DURHAM, N.C. — Virginia Tech cornerback Kyle Fuller was not always the excellent open-field tackler he is now. He admitted after Saturday’s 14-10 win at Duke that what everyone just saw took hours of practice, and that great tacklers make themselves great.
The acquired skill does, however, require a certain degree of natural intelligence, speed, vision and strength and Fuller displayed them all when making the tackle that essentially sealed the Hokies‘ ACC-record 11th consecutive road win and kept them alone atop the league’s Coastal Division heading into their off week, and the important game that follows it.
Fuller crept toward the line. Quarterback Sean Renfree took the snap and rolled right. Renfree was expecting tailback Juwan Thompson to scoot out of the backfield for a pass. Fuller knew this, and popped Thompson on the right side of the line. Thompson fell. Fuller bounced back after the hit, to about the 10-yard line.
Renfree, seeing no open receivers, tucked the ball. He would need to run for a first down. Defensive end James Gayle chased. As Renfree tried to turn the corner, Fuller sprinted toward him. Fuller glanced to his left. He knew Renfree wasn’t close to the first-down marker. Renfree lowered his shoulder to plow over Fuller, but Fuller went lower and took out Renfree’s legs for a 3-yard loss.
The Blue Devils had one more chance with 1:43 left, but that drive petered out at their 40. So Fuller’s tackle was really the game-clincher. It’s no wonder Tech coach Frank Beamer said Fuller “gets people on the ground in the open field better than just about anybody I’ve ever seen.”
“I guess it’s starting to show that all the work I’ve put in is helping,” said Fuller, a sophomore first-year starter.
He and the 15th-ranked Hokies (8-1, 4-1 ACC) are certainly not finished products, as they prepare for a Coastal Division trip Nov. 10 to Georgia Tech. The offense was sloppy Saturday. They got to Duke’s 15 and 30 in the first half, then threw interceptions to the 2 and the end zone. They kept Duke alive in the second half, when they punted on their first five drives, the longest of which consumed nine plays and 34 yards.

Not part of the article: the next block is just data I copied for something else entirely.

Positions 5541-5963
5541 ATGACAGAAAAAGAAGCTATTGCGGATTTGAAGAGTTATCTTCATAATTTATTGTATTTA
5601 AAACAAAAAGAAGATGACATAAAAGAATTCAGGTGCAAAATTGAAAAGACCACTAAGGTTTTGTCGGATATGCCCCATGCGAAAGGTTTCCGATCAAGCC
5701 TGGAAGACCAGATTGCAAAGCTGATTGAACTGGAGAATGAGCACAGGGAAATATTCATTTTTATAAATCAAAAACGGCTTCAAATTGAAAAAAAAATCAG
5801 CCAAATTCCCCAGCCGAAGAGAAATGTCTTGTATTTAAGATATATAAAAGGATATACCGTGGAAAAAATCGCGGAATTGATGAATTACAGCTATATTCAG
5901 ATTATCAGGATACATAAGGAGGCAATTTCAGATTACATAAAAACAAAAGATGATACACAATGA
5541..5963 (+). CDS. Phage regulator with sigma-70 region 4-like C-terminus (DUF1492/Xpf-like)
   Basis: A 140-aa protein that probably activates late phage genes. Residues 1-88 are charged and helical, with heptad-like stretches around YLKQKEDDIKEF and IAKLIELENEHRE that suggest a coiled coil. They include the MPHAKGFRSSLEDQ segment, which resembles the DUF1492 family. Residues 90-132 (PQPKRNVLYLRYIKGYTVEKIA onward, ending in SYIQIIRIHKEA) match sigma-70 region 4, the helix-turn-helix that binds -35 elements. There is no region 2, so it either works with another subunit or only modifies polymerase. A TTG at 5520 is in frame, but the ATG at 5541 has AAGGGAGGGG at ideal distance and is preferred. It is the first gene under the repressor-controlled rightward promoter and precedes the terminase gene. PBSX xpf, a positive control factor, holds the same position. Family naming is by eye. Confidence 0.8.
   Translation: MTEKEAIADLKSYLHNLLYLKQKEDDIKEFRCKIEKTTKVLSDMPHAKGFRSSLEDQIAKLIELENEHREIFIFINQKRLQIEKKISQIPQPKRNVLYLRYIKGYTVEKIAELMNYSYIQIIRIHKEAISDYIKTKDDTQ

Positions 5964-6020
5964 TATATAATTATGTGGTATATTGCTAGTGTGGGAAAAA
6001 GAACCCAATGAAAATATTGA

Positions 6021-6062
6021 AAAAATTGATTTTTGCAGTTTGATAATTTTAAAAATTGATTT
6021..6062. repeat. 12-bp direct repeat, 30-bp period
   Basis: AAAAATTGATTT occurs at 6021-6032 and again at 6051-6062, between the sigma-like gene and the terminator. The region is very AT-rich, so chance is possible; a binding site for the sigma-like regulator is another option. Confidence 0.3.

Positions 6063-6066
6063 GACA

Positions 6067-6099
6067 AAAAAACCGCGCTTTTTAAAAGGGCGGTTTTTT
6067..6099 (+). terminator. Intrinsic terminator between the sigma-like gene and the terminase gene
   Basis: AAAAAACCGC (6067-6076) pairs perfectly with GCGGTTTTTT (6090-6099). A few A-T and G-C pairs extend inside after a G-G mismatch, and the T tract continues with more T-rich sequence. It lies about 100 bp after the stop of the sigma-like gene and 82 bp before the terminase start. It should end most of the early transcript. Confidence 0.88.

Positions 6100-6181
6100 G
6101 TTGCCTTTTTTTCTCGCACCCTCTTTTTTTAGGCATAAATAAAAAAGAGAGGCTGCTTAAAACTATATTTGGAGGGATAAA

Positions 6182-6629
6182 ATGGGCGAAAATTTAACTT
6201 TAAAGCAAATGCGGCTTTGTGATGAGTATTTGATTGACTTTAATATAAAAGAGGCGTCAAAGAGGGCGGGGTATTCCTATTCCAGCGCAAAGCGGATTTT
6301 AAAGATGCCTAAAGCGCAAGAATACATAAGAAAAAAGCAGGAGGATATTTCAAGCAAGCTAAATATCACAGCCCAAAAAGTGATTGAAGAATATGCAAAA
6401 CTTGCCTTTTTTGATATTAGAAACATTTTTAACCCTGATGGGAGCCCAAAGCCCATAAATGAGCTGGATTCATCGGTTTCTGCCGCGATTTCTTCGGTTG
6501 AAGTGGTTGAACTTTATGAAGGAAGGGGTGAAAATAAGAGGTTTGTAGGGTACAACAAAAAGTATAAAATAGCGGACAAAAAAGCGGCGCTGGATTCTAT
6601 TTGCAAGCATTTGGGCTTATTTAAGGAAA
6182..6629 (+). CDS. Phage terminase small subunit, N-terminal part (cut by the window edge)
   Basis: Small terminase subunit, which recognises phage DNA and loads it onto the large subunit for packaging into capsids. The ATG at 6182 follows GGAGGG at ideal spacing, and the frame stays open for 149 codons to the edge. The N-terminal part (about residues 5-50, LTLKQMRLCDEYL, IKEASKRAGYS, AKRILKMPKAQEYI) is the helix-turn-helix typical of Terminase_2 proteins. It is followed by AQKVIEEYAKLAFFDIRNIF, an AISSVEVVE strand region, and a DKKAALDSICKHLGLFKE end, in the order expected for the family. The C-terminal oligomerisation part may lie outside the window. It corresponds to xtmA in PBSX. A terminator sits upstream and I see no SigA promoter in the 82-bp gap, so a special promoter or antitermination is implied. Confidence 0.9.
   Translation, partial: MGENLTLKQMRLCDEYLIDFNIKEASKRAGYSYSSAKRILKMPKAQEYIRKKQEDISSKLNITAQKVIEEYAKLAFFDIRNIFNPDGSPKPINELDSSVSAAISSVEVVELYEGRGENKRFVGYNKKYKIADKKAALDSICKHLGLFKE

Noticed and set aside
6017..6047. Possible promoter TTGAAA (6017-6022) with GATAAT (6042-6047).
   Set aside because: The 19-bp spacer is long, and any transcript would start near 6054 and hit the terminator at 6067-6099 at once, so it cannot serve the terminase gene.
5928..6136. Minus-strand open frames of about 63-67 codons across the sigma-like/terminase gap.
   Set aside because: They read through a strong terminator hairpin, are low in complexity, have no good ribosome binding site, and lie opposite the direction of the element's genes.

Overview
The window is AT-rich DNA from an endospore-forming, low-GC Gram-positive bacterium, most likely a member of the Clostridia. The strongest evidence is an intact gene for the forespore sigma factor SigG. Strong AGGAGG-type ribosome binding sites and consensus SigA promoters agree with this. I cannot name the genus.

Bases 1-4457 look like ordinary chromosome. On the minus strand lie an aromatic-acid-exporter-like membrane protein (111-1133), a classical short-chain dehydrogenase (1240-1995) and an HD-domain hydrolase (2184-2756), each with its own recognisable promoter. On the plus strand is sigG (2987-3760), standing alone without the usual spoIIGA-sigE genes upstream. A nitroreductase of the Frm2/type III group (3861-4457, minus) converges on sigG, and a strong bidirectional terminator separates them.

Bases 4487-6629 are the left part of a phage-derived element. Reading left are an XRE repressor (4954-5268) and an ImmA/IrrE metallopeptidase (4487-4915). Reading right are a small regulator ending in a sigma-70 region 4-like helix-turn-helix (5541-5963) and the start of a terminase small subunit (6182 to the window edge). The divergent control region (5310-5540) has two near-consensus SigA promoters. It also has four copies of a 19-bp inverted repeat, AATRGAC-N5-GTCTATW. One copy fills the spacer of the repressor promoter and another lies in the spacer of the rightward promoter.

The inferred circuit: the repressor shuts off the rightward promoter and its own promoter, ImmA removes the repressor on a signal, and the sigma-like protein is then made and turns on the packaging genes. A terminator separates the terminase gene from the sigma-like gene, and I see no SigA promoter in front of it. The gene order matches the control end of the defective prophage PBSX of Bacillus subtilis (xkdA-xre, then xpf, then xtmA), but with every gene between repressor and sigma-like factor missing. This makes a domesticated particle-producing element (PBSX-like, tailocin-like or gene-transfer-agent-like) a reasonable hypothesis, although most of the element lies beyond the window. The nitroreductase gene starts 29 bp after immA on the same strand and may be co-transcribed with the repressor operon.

The Hokies gained 433 yards — the first time they have gained 400-plus yards in four straight games since 1999, the year they played for the national championship. But they had just 132 yards in the second half, 65 of which came on their final possession before Duke’s last-ditch drive.
The scoreless second half followed three games in which Tech played well after halftime, scoring 17, 17 and 24 points to finish off wins by three, 21 and 16 points over Miami, Wake Forest and Boston College, respectively.
“Every week’s not going to be just magnificent,” said Beamer. “And this week certainly wasn’t magnificent for us. But sometimes when you can get through a game when it wasn’t so good and get a win, that’s big in the big picture.”
Fuller’s tackle underscored the resilience of Tech’s defense, which allowed 326 yards. After the Blue Devils (3-5, 1-3) cut Tech’s lead to 14-10 on a field goal with 7:31 left in the third quarter, their next four drives ended in Tech territory — at the 48, 11, 40 and 18. The results: punt, missed field goal, punt and a turnover on downs, after Fuller’s tackle. The drives covered 23, 54, 15 and 16 yards.
“I think we’re going to have to connect from all three aspects — special teams, offense and defense — to get to the next level,” said Gayle.
Tailback David Wilson, who ran for 148 yards (his second-most of the season), knew many observers expected the Hokies to crush Duke, but doesn’t think it is necessarily a bad thing that they didn’t.
“If we would’ve came up here and blown them out and then we have a bye week,” he said, “I have to feel that some of my teammates would get relaxed, like, ‘Ah, man, we’re tearing people up.’ But now that we came close to a team that we thought was going to have lower competition, so to speak, going into a bye week and then coming to Georgia Tech, we know we’re going to be working hard this week.”
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